The audience is of utmost importance within The Yale Attitude Change Approach. Hovland and Weiss (1951) suggested that the attitude of the audience towards the communicator is one of the most essential aspects in imparting a persuasive message. The audience needs to have similar beliefs, be paying less attention and be of a younger age (under 25). One of Duterte’s biggest agendas was  simply “CHANGE”. Though it seems it seems typical for a presidential candidate to want change, this was not actually something that had been proposed by a Filipino presidential candidate in a long time. The people wanted change too. As I mentioned earlier, people tend not to put too much effort into voting. Particularly in the Philippines, where campaign slogans are plastered everywhere and bribes are readily given out in the form of small amounts of money or food, people vote for whom they see or are told to vote for. Finally, though somewhat surprising, the 71-year-old Duterte actually won the “millennial” vote. Exit polls showed that most citizens from ages 18-35 voted the man into presidency (ABS-CBN News). As education has become better in recent years, almost 40% of registered voters were youths. 

Overall, by fitting Duterte’s campaign into the Yale Attitude Change Approach, it isn’t too surprising that he won the presidency. It’s also not surprising that despite the rising death tolls and terrible choices he has made, a lot of the Filipino people are still allying with him. There are a few other ways of persuasion that Duterte employed, whether he realized what he was doing or not.

Being a Cult Leader (like Hitler):

In his Mein Kampf, Hitler said that the best propaganda technique is to ‘confine itself to a few points and repeat them over and over’. As you may already have realized from this blog post, Duterte wanted change, he wanted it now and he would kill for it. He repeated these, in varying ways, over and over. He essentially drilled this message into the voter’s brains and convinced them that it would happen. In the video above, you may see how he mentioned Hitler in a speech. The editing of the video mangled his message slightly (he never said he was going to be the next Hitler), but it’s amusing and a little terrifying to watch anyway.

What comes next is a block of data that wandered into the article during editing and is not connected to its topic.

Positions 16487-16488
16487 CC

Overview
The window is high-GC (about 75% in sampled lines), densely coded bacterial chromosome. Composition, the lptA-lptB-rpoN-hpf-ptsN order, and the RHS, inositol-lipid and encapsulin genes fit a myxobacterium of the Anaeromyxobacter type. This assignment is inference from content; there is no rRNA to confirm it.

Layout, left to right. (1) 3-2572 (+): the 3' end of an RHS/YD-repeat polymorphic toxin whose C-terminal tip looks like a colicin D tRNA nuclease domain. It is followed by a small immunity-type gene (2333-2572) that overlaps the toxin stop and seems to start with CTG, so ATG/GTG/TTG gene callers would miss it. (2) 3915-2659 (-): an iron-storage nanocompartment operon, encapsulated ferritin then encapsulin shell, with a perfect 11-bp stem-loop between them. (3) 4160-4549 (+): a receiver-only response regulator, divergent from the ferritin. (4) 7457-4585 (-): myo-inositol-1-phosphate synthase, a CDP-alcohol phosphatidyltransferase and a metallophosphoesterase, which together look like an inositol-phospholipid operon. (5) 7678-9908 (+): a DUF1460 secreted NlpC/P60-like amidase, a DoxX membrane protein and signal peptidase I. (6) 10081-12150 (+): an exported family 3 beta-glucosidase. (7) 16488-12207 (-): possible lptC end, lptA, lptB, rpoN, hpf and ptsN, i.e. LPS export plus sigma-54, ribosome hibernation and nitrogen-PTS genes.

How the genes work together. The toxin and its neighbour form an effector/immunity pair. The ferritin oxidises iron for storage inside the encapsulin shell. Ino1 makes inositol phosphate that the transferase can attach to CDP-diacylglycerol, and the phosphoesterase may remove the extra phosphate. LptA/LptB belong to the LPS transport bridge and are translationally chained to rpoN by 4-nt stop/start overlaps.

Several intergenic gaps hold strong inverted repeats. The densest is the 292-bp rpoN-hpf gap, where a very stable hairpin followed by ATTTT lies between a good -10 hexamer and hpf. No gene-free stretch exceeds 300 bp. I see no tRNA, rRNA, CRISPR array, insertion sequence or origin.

Authority Rules! Especially if everyone is scared of it:

Terzi (2011)
Hovland and Weiss (1951) showed that a credible and authoritative source convinced students to think that nuclear submarines were safe.  As I’ve already outlined, Duterte seemed to be a very credible and authoritative source of information. What might add to this is that the Philippines has a power distance index of 94. According to Hofstede's (1991) cultural dimensions theory, the greater the power distance index, the more hierarchical it is. Duterte, as a politician, was way up in the hierarchy, while at least some of those who voted him in likely were not. Terzi (2011) showed that there was a positive correlation between power distance index and autocratic tendency. This suggests that a country with a high power distance index would appreciate an autocratic leader more, perhaps one like Duterte. In a well-known experiment, participants administered shock to others when an authority figure told them to (Milgram, 1963). Authority fosters obedience. So what might you think would happen when this credible, authoritative and likeable source told you to vote for him? And that kids, is how we elected another dictator.

Funny little bonus:
Duterte threatened to withdraw from the presidential race several times. He waited until people had begged and rallied to reenter himself into the running. Perhaps the scarcity principle might be at work here? Or maybe he just has a really big ego.


Hofstede, G., Hofstede, G. J., & Minkov, M. (1991). Cultures and organizations: Software of the mind (Vol. 2). London: McGraw-Hill.

Hovland, C. I., Janis, I. L., & Kelley, H. H. (1953). Communication and persuasion; psychological studies of opinion change.

Hovland, C. I., & Weiss, W. (1951). The influence of source credibility on communication effectiveness. Public opinion quarterly15, 635-650.

More millennials voted for Duterte, exit poll shows. (2016). ABS-CBN News. Retrieved 11 December 2016, from

Petty, R. E., & Cacioppo, J. T. (1986). The elaboration likelihood model of persuasion. In Communication and persuasion (pp. 1-24). Springer New York.

Terzi, A. R. (2011). Relationship between power distance and autocratic-democratic tendencies. Educational Research and Reviews6, 528.